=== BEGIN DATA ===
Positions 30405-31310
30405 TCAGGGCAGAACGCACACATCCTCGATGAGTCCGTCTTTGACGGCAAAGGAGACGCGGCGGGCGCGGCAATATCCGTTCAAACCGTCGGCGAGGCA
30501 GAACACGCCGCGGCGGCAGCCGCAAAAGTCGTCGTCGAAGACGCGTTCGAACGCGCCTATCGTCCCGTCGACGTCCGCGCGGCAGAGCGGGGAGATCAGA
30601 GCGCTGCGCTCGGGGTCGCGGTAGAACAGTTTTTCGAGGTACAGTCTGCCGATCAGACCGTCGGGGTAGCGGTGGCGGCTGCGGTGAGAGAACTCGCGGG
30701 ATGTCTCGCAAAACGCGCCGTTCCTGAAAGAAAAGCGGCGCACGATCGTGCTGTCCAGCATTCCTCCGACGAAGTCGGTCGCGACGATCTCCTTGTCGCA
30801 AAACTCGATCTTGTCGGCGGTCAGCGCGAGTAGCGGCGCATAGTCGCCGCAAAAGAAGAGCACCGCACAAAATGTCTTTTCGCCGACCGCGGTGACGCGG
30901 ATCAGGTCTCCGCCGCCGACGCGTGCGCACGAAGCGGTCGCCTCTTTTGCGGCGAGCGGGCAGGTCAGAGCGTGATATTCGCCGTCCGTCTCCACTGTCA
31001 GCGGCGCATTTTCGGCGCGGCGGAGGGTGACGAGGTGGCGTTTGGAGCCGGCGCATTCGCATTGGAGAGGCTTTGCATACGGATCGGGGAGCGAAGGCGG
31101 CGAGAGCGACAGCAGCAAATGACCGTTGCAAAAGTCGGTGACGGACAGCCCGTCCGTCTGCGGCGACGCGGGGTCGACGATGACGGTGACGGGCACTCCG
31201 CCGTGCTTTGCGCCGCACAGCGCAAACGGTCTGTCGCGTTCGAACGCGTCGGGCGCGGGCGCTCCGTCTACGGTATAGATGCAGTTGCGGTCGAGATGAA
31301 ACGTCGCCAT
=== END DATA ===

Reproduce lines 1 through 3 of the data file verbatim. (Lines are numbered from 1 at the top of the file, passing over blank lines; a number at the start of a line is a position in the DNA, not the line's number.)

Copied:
Positions 30405-31310
30405 TCAGGGCAGAACGCACACATCCTCGATGAGTCCGTCTTTGACGGCAAAGGAGACGCGGCGGGCGCGGCAATATCCGTTCAAACCGTCGGCGAGGCA
30501 GAACACGCCGCGGCGGCAGCCGCAAAAGTCGTCGTCGAAGACGCGTTCGAACGCGCCTATCGTCCCGTCGACGTCCGCGCGGCAGAGCGGGGAGATCAGA